NEW DELHI: India scored an important success when it fully protected its traditional knowledge by stalling a leading UK-based laboratory’s move to patent a medicinal composition containing turmeric, pine bark and green tea for treating hair loss. The move comes just days after India foiled a similar attempt by US-based consumer goods giant Colgate-Palmolive from patenting a mouthwash formula containing herbal extracts.
The vigilance of the Traditional Knowledge Digital Library (TKDL) of the Council of Scientific and Industrial Research (CSIR) helped protect the Indian products as the council in its submission to the European Patent Office managed to prove that turmeric, pine bark and green tea were being used as a treatment for hair loss in Indian systems of medicine like Ayurveda and Unani since ancient times.
The UK-based company – Pangaea Laboratories Limited – had filed the patent application in February, 2011. The CSIR-TKDL unit had, however, objected to it and filed evidence on January 13, 2014 once the patent application got published in the European Patent Office website.
Based on India’s evidence, the patent application was finally “deemed to be withdrawn” by the applicant on June 29 this year.
The back-to-back victories in thwarting the attempts of the two big foreign entities (Colgate-Palmolive and Pangaea Laboratories Limited) adds another feather to the cap of TKDL’s which has tasted success now in about 200 such cases without incurring any cost to the public exchequer.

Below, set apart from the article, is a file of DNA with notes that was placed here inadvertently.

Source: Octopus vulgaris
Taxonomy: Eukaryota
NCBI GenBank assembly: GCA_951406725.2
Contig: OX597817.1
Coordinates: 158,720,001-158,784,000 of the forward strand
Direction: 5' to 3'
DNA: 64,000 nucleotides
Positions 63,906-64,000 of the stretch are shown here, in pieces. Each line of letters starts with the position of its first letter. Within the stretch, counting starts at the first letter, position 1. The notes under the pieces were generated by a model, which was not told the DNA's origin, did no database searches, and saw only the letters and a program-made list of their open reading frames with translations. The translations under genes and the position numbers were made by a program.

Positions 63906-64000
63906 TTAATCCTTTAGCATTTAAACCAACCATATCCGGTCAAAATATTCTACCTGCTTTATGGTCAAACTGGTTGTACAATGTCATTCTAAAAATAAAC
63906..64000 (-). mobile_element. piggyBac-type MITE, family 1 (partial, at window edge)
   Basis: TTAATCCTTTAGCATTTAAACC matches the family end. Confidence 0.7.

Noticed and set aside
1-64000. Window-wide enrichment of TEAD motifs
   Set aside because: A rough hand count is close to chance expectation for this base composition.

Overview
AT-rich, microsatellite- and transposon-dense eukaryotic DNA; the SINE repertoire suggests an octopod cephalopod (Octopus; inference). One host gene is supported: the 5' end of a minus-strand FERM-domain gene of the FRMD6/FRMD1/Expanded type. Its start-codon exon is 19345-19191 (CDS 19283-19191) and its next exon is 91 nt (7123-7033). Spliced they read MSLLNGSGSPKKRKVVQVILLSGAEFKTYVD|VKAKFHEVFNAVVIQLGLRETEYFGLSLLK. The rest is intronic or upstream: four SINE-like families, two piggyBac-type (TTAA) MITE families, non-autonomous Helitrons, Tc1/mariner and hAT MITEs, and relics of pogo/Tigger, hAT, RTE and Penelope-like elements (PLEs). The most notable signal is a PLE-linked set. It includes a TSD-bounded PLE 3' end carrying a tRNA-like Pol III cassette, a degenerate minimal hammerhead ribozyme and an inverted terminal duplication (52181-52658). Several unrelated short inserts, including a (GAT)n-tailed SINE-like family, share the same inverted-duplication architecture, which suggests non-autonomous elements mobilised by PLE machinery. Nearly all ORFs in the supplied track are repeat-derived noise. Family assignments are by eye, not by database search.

Recently, it had frustrated a move by Colgate-Palmolive to patent a mouthwash formula containing herb ‘Jayaphal’ (Nutmeg) extract. “The Traditional Knowledge Digital Library of the Council of Scientific and Industrial Research, headed by senior scientist Archana Sharma, had submitted proof in the form of references from ancient books, which said the herb and its extracts of ‘Myristica Fragrans’ were used for oral diseases in Indian systems of medicine”, said an official note.
The TKDL is a pioneering initiative to prevent misappropriation of country’s traditional medicinal knowledge at international patent offices. It has structured and classified the Indian traditional medicine system in approximately 25,000 sub-groups for Ayurveda, Unani, Siddha and Yoga.
It is proving to be an effective deterrent against bio-piracy and is being recognized as a global leader in the area of traditional knowledge protection.